Memphis Drops Confederate Names From Parks, Sowing New Battles

Published: March 28, 2013

MEMPHIS — Two bright metal signs long welcomed visitors here to the grassy bluffs overlooking the Mississippi River, near a cluster of Civil War cannons and historical plaques.

“Confederate Park,” one read. “Jefferson Davis Park,” read the other, beside a statue of the Confederacy’s president.

Last month, the Memphis City Council ordered the nameplates removed, leaving only empty frames. And ever since, a debate over that decision has flared — the latest clash over Confederate memorials in the South.

The Council voted to rename this city’s downtown parks — and a third honoring Nathan Bedford Forrest, a Confederate lieutenant general and the first grand wizard of the Ku Klux Klan — because it said the names evoked a racist past and were unwelcoming in a city where most of the population is black. Southern historical groups responded that the change dishonored troops who fought in the 1862 Battle of Memphis, a naval conflict in which the rebels suffered a major defeat.

“We have gotten hundreds and hundreds of e-mails complaining about the renamings,” said Lee Harris, the council member who led the effort. “I’m not afraid of our history. But I’m afraid of excluding some people from our parks and celebrating the conduct of the Confederacy.”

The dispute has grown, with the Ku Klux Klan planning to march through Memphis on Saturday, even as historians and religious leaders selected by the Council search for replacement names.

The Council chose temporary names that members said would not offend anyone: Memphis Park, Mississippi River Park and Health Sciences Park.

Mayor A. C. Wharton said reaching a compromise would be difficult. He angered Confederate groups last week by proposing that a statue of Ulysses S. Grant be erected to create balance and honor the Union troops.

“These are the growing pains of a democratic society,” Mr. Wharton said. “This is the South, remember. Traditions don’t die that easy.”

Memphis, where 63 percent of the residents are black, is the latest city to grapple with the delicate issue of Confederate names and monuments. In Selma, Ala., a bust of General Forrest was attacked with cinder blocks and vandalized with graffiti before disappearing last year, and the city decided to block a Confederate historical group from replacing it. In Florida and Tennessee, public schools named for General Forrest have faced protests and petitions to rename them.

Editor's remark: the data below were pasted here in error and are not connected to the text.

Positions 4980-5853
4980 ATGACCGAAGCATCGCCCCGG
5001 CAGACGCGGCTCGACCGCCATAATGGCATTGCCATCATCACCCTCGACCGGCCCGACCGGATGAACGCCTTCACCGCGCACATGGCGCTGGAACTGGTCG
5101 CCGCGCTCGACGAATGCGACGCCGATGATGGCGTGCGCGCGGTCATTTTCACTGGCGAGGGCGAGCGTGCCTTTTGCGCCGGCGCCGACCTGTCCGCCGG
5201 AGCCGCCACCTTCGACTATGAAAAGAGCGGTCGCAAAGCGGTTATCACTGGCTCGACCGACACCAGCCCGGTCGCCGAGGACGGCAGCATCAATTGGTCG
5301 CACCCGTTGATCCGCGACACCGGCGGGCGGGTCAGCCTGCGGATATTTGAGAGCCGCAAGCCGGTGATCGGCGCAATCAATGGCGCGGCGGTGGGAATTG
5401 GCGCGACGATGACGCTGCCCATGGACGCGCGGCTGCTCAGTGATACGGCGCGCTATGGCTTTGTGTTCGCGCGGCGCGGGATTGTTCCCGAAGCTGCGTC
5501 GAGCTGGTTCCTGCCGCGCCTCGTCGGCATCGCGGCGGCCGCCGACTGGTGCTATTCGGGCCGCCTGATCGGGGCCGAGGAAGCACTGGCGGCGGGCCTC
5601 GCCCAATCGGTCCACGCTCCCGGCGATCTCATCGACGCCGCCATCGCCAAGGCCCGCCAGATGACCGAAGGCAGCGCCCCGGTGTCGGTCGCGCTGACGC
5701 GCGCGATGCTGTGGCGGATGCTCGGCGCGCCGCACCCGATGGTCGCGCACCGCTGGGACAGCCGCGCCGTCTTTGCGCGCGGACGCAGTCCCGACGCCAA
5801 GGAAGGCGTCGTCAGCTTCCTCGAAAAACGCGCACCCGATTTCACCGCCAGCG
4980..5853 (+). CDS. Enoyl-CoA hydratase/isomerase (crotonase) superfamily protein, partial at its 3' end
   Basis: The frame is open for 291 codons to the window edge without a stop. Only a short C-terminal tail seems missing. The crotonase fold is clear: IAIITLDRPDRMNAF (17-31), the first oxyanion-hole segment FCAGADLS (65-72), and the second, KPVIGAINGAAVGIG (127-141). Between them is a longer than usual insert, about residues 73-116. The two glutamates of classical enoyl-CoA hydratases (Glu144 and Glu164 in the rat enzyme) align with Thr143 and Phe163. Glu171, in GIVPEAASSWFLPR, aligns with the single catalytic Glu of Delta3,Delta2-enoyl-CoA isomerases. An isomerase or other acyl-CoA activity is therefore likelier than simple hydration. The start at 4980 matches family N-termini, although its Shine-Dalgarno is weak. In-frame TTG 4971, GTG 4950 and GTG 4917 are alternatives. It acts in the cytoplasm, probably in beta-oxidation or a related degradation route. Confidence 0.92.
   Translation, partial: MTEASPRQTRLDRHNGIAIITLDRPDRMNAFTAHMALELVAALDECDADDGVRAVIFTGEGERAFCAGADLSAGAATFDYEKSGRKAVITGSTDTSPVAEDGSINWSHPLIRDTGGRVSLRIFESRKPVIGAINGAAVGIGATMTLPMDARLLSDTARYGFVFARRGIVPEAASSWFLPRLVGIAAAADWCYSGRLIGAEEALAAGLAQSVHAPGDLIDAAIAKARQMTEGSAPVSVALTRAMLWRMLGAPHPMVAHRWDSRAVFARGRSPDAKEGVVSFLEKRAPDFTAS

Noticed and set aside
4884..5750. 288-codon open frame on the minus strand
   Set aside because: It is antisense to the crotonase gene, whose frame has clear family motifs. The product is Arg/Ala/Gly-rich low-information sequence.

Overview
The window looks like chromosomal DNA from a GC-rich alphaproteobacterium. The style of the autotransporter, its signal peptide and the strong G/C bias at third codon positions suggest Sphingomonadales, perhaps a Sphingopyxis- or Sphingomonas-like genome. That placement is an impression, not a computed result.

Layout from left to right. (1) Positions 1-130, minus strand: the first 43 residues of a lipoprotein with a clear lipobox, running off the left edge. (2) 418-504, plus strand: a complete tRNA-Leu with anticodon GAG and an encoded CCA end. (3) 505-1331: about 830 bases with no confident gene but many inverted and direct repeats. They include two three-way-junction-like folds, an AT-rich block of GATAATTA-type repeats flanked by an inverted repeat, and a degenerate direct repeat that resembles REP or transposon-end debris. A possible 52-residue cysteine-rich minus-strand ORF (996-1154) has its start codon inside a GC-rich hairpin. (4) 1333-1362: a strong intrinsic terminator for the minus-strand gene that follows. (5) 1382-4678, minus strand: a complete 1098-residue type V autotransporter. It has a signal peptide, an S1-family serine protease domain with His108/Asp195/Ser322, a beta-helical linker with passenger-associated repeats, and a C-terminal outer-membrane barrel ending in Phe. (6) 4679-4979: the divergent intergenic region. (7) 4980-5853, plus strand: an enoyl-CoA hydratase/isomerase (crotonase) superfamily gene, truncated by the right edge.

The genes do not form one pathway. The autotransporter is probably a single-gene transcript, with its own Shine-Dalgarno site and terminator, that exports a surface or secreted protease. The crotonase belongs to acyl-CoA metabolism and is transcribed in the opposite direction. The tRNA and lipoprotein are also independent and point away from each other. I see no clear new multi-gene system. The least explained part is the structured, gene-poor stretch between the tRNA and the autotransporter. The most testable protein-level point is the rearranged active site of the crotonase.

The renaming of the Memphis parks on Feb. 5 came in anticipation of a bill, since passed by the State Legislature and now awaiting action from Gov. Bill Haslam, that would make it harder for local governments to change the names of any parks or monuments honoring wars or war heroes. State Representative Steve McDaniel, the bill’s sponsor and a Republican, said the bill would not retroactively affect Memphis’s park names.

At a tense meeting last week, the nine members of the Parks Renaming Committee debated permanent replacement names for an hour but could not reach a consensus. The committee planned to propose new names later this spring.

One committee member, Doug Cupples, a history professor at Christian Brothers University here, called for keeping the original names but building more monuments to honor African-American leaders. “I would like to see us adding to our history, not taking away from it,” he said. “We have a very expansive history, which includes some saints and some scoundrels.”

But the Rev. Keith Norman, a Baptist pastor who is on the committee, said restoring the park names would be like honoring Nazis in modern Germany. As Memphis tries to attract businesses, he said, “this sends the wrong signal to a very diverse city as to what our values are.”

The city is now bracing for the Klan rally. Chris Barker, the leader of the Klan’s Loyal White Knights chapter, said he had called members from across the country to march in Memphis on Saturday and attend a cross burning outside town. He did not give an estimate about how many members would attend.

“The Memphis City Council is basically trying to eradicate white people out of the history books across America,” Mr. Barker said.

The last time the Klan held a rally in Memphis, in 1998, fighting broke out between the group and counterprotesters, and the police fired tear gas to disperse the crowd, arresting 20 people.

This time, the city has asked the public to avoid the march, and the Council has prohibited Klan members from wearing masks or carrying weapons. Mayor Wharton said the police would be monitoring the group closely.

Jim Strickland, a City Council member, said the entire parks debate had become a distraction from Memphis’s real problems. The city has a shrinking population and a high unemployment rate, and it is trying to negotiate a complicated merger of the county and city school systems.

“We have many, many challenges in this city that are much more important than the names of these parks,” Mr. Strickland said. “We ought to compromise and get it behind us.”

2013 The New York Times Company

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